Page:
It’s always a good idea to keep a phone handy. In disc golf, there are several great scorekeeping apps to help you keep score. Also, there may be an unexpected phone call you need to take, or there may be an emergency on the course that you need to call in. And, if you like listening to music while playing disc golf, a phone is a great accessory to have. Just be sure you have enough battery power to keep it going (see external battery above).
21. PDGA Rulebook
Although disc golf is revered as mostly a “chill” game, it is an organized sport…and players can become overly competitive. Sometimes, it’s smart to have an official rulebook in the event of an argument among disc golfers. Things don’t tend to get heated very much regarding the rules, but sometimes it’s nice to have a reference point if there’s a disagreement. Here’s the printer-friendly version of the PDGA rulebook if you’d like to keep a copy with you.
22. Baby Powder / Cornstarch
I’d like to take a moment to talk about chafing. Yes, I’m sorry…it’s uncomfortable, both physically and to talk about, but it happens to the best of us. If you’re someone who’s susceptible to chafing (you know who you are), make sure to keep a small bottle of baby powder or cornstarch in your disc golf bag. I promise it will make your time on the course much more enjoyable (because rubbing yourself raw as you walk just isn’t fun).
To keep the embarrassment to a minimum, order a small bottle online. I recommend Dude Powder. It has a talc-free formula, contains natural ingredients, and offers 24-hour freshness. Here’s the link to Amazon.
23. Rain Jacket
You never know when it might start raining on you. Whether or not you live in a wet region, it’s always a good idea to stuff a lightweight rain jacket in a compartment of your bag. That way, your clothes won’t get soaked when you’re out playing disc golf.
My favorite brand for warding off bad weather is Columbia. My Columbia winter jacket has been my go-to for many years, so when I began searching for a lightweight rain jacket, I naturally went for Columbia. This jacket has worked out perfectly for me. It’s watertight, but breathable and lightweight, making it easy to roll up and stow in the side panel of your bag. It’s also part of Amazon’s Prime wardrobe, so you can order a couple of sizes and try them on when they’re delivered. Bonus: You’re only charged for the one you keep!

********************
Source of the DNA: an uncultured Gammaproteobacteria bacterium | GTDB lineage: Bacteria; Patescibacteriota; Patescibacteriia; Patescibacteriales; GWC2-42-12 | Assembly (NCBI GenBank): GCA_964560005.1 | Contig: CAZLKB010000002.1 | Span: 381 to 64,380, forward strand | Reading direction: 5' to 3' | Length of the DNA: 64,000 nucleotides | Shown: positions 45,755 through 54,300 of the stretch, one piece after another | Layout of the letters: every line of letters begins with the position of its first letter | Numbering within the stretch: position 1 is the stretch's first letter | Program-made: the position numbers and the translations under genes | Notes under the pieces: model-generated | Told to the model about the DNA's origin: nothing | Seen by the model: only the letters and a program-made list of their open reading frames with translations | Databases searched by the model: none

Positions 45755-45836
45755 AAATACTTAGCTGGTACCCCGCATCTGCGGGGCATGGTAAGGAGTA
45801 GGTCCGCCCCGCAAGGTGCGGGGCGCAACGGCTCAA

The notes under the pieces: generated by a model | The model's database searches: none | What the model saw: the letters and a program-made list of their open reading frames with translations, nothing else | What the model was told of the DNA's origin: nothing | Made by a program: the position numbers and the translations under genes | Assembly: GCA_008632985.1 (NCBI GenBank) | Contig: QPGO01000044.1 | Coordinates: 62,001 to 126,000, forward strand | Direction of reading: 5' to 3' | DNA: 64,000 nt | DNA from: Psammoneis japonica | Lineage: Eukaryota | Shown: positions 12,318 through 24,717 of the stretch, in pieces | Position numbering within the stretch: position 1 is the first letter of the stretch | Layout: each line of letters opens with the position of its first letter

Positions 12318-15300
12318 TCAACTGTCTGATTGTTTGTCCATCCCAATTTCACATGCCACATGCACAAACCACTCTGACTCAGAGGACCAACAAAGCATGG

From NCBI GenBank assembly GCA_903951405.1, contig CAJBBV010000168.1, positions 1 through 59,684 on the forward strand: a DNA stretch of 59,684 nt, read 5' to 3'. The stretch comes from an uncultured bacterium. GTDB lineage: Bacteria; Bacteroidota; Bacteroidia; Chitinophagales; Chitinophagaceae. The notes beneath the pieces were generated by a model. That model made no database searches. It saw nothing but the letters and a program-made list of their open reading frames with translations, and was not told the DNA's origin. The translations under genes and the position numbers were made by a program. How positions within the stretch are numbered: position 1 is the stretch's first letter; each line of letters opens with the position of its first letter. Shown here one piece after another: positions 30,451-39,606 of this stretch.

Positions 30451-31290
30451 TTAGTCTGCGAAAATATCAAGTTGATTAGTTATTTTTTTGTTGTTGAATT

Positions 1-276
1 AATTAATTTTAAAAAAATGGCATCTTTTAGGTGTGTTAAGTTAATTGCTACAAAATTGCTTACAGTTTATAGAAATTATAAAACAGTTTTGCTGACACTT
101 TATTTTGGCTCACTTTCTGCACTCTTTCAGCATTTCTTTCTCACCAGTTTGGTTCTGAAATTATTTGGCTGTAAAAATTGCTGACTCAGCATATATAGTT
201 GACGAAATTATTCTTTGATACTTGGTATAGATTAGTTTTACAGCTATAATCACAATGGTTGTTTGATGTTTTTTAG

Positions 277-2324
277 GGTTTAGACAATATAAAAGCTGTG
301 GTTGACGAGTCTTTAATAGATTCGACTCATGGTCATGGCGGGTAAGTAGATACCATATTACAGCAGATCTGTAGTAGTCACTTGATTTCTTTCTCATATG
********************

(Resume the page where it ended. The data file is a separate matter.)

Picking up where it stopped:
For women, I recommend this jacket. My wife has this one and uses it often during our unpredictable Texas weather! It’s not Columbia brand, but it’s really cute and has served her well.
24. Rainfly For Your Bag
When it comes to keeping the rain off your discs, there’s really only one option: get a rainfly for your bag. A rainfly is like a rain jacket for your bag. It’s made of waterproof material and it attaches to the top of your bag to keep the rain out. There’s also a handy opening so you can access your discs. The key is to find the rainfly that’s meant for your bag so that it fits properly. If you’ve got the Commander Bag (my favorite bag), then this is the rainfly for you.
25. Can Koozie & Mini Disc Can Topper
Many disc golfers like bringing their favorite canned beverages with them on the course. If you’re playing in the heat, however, your drink can get warm fast. This is where a can koozie comes in. These do an excellent job of keeping your drinks perfectly cold. My favorite is the this one from Yeti. It’s vacuum insulated, so your drink always stayed ice-cold, and the stainless steel body is tough as nails. It also looks awesome and comes in many different colors.
The partner accessory to the can koozie is the mini disc can topper. The last thing you want is for dirt and who-knows-what-else to drop into your can. The solution is a snap cap mini disc. It’s a mini marker disc, but doubles as a can topper that snaps to the top of your can to keep debris out of your drink. The mini Buzzz by Discraft is a quality one that I recommend.
26. Golden Retriever
One of my favorite accessories is the Golden Retriever by Dynamic Discs. It’s a tool used to retrieve a disc if it lands in the water. Basically, toss it in the water near where the disc landed then pull the rope back to you. The idea is that the retriever will catch up to your disc on the way back to you, thus saving you from having to get in the water.
It works really well and has saved me from going for a swim many a time. I highly recommend this accessory to every disc golfer. Even if you’re fairly confident that your disc won’t land in the creek, you might be playing with someone less skilled. That’s why it’s always nice to save the day with a retriever. The best place to get one is Amazon. You can pick it one up here.
27. Folding Tripod Stool
There’s a litany of reasons to keep a folding stool with you while playing disc golf. Getting tired? Long wait while your friends drive or search for a lost disc? Waiting for a group in front of you to finish up the hole? It’s great to be able to pull out a small stool and give your feet a break.
This one by TravelChair is great. It folds up small and fits nicely on the side of my Commander Bag. It’s also lightweight, making it easy to strap almost anywhere. You’ll barely know you’re carrying it! If you spend a lot of time on the course, I strongly recommend getting one.
This is the most comprehensive list I could think of for must-have disc golf accessories. I hope that after reading this article, you’ve found at least a few useful things to incorporate into your disc golf kit.